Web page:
• Get to the point
Latest stories from i100
Have you tried new the Independent Digital Edition apps?
Independent Dating

By clicking 'Search' you
are agreeing to our
Terms of Use.

iJobs Job Widget
iJobs General

SThree: Trainee Recruitment Consultant - Dublin

£13676.46 - £16411.61 per annum + OTE: SThree: SThree Trainee Recruitment Cons...

Ashdown Group: Marketing or Business Graduate Opportunity - Norwich - £22,000

£18000 - £22000 per annum + training: Ashdown Group: Business and Marketing Gr...

SThree: Trainee Recruitment Consultant

£20000 - £25000 per annum + Commission: SThree: Are you great at building rela...

Ashdown Group: Database Analyst - Birmingham - £22,000 plus benefits

£20000 - £22000 per annum + excellent benefits: Ashdown Group: Application Sup...

Day In a Page

Fishing for votes with Nigel Farage: The Ukip leader shows how he can work an audience as he casts his line to the disaffected of Grimsby

Fishing is on Nigel Farage's mind

Ukip leader casts a line to the disaffected
Who is bombing whom in the Middle East? It's amazing they don't all hit each other

Who is bombing whom in the Middle East?

Robert Fisk untangles the countries and factions
China's influence on fashion: At the top of the game both creatively and commercially

China's influence on fashion

At the top of the game both creatively and commercially
Lord O’Donnell: Former cabinet secretary on the election and life away from the levers of power

The man known as GOD has a reputation for getting the job done

Lord O'Donnell's three principles of rule
Rainbow shades: It's all bright on the night

Rainbow shades

It's all bright on the night
'It was first time I had ever tasted chocolate. I kept a piece, and when Amsterdam was liberated, I gave it to the first Allied soldier I saw'

Bread from heaven

Dutch survivors thank RAF for World War II drop that saved millions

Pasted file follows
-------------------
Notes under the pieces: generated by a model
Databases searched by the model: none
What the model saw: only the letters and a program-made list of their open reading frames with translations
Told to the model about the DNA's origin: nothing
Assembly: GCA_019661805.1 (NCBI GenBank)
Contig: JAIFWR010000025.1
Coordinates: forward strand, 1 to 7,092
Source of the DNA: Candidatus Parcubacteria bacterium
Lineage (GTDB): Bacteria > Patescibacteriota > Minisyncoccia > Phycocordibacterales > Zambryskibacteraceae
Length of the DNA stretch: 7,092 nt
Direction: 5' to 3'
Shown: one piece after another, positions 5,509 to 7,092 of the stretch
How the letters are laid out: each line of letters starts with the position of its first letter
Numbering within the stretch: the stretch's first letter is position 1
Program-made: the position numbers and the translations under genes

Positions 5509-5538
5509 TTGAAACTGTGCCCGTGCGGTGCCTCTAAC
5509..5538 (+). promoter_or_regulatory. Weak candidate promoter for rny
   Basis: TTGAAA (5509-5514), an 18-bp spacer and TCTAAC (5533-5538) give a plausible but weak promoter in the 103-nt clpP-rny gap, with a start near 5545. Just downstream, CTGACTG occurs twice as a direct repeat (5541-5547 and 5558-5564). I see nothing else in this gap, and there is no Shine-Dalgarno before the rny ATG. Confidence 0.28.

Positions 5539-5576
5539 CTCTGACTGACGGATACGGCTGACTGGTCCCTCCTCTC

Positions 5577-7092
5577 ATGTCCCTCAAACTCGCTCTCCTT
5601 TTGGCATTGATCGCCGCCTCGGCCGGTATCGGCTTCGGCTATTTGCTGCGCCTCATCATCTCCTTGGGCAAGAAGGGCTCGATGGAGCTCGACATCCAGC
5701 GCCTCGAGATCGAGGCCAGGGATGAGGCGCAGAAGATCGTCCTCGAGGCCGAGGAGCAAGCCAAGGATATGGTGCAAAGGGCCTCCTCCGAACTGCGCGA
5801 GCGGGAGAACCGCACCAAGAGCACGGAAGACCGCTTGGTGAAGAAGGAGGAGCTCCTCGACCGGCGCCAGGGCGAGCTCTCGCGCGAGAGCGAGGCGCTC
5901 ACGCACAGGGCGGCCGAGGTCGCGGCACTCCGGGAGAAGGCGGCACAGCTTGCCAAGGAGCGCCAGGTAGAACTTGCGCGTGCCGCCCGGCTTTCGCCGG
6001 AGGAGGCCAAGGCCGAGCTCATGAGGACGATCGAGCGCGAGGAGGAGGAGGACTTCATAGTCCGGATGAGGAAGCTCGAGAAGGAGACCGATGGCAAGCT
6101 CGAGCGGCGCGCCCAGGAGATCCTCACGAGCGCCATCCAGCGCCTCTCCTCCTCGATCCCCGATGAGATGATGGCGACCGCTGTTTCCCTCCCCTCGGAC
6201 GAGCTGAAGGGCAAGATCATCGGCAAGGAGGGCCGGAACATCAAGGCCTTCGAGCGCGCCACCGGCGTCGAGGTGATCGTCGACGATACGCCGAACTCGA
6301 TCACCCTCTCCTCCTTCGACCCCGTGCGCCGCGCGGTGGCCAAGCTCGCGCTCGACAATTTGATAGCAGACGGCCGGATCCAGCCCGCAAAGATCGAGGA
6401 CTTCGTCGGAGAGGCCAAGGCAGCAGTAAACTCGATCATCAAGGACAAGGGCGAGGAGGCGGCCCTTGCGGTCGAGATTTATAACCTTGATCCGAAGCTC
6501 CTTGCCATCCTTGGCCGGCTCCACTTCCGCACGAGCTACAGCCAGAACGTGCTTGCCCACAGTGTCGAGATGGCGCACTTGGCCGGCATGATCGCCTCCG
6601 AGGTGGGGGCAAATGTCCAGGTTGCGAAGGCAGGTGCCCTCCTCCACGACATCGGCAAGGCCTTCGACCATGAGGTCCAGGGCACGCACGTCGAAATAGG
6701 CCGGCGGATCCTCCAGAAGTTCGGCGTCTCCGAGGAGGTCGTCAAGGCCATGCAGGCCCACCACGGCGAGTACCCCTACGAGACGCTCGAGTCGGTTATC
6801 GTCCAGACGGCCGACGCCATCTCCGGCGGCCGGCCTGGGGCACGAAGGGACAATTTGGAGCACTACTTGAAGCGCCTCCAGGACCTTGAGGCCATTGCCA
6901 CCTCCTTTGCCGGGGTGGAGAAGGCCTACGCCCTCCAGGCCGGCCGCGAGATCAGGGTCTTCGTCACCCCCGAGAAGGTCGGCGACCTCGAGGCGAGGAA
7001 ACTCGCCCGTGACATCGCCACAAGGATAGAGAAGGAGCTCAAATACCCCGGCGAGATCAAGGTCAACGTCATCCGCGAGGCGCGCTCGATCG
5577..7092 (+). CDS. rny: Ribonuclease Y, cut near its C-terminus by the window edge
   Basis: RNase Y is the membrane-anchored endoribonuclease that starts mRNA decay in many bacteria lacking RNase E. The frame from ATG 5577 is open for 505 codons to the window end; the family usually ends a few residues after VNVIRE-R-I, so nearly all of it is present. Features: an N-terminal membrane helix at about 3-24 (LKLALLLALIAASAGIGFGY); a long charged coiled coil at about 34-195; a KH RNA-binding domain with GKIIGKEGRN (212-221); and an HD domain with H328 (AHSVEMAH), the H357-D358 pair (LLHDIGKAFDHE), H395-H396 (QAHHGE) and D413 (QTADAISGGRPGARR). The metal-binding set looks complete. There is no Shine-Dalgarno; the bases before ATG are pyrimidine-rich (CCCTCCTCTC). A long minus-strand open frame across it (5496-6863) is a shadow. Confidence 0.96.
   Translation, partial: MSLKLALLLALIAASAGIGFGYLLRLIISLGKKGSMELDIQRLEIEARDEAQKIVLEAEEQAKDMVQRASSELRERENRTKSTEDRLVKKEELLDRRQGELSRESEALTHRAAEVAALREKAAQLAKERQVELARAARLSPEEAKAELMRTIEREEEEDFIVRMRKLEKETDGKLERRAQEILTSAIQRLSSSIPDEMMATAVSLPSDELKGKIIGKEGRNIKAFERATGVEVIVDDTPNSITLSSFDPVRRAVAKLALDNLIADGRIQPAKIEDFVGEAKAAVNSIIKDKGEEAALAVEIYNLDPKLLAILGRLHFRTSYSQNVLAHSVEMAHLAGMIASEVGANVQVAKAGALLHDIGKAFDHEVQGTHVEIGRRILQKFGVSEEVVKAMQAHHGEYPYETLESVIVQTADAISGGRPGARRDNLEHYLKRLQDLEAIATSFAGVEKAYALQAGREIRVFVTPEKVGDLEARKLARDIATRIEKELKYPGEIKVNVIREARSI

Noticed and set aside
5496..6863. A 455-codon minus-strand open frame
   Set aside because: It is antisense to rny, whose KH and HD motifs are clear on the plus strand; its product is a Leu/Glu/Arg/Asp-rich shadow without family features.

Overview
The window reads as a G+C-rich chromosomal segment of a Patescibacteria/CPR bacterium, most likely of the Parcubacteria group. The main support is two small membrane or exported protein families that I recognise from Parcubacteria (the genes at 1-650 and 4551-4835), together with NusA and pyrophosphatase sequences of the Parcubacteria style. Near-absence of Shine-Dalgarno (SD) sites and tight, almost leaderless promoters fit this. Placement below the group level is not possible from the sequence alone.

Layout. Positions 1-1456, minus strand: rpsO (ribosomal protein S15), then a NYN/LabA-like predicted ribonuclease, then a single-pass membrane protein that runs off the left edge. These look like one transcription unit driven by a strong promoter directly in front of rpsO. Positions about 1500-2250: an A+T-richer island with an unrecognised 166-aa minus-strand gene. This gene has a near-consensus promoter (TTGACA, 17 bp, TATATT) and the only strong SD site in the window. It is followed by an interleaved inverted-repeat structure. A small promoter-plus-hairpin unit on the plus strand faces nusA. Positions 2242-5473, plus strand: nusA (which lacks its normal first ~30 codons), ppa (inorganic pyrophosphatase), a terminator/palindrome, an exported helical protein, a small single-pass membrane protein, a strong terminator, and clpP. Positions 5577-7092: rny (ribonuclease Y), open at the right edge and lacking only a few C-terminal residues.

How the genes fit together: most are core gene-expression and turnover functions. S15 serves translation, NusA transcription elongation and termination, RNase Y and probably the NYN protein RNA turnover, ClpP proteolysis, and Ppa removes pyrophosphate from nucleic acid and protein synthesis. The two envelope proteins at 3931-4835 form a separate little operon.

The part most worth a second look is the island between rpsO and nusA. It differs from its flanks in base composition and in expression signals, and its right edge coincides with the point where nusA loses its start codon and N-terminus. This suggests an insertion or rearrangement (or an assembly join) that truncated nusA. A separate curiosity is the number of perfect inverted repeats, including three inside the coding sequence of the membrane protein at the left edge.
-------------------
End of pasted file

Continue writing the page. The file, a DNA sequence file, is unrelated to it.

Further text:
Britain will be 'run for the wealthy and powerful' if Tories retain power - Labour

How 'the Axe' helped Labour

UK will be 'run for the wealthy and powerful' if Tories retain power
Rare and exclusive video shows the horrific price paid by activists for challenging the rule of jihadist extremists in Syria

The price to be paid for challenging the rule of extremists

A revolution now 'consuming its own children'
Welcome to the world of Megagames

Welcome to the world of Megagames

300 players take part in Watch the Skies! board game in London
'Nymphomaniac' actress reveals what it was really like to star in one of the most explicit films ever

Charlotte Gainsbourg on 'Nymphomaniac'

Starring in one of the most explicit films ever
Robert Fisk in Abu Dhabi: The Emirates' out-of-sight migrant workers helping to build the dream projects of its rulers

Robert Fisk in Abu Dhabi

The Emirates' out-of-sight migrant workers helping to build the dream projects of its rulers
Vince Cable interview: Charging fees for employment tribunals was 'a very bad move'

Vince Cable exclusive interview

Charging fees for employment tribunals was 'a very bad move'
Iwan Rheon interview: Game of Thrones star returns to his Welsh roots to record debut album

Iwan Rheon is returning to his Welsh roots

Rheon is best known for his role as the Bastard of Bolton. It's gruelling playing a sadistic torturer, he tells Craig McLean, but it hasn't stopped him recording an album of Welsh psychedelia
Morne Hardenberg interview: Cameraman for BBC's upcoming show Shark on filming the ocean's most dangerous predator

It's time for my close-up

Meet the man who films great whites for a living
Increasing numbers of homeless people in America keep their mobile phones on the streets

Homeless people keep mobile phones

A homeless person with a smartphone is a common sight in the US. And that's creating a network where the 'hobo' community can share information - and fight stigma - like never before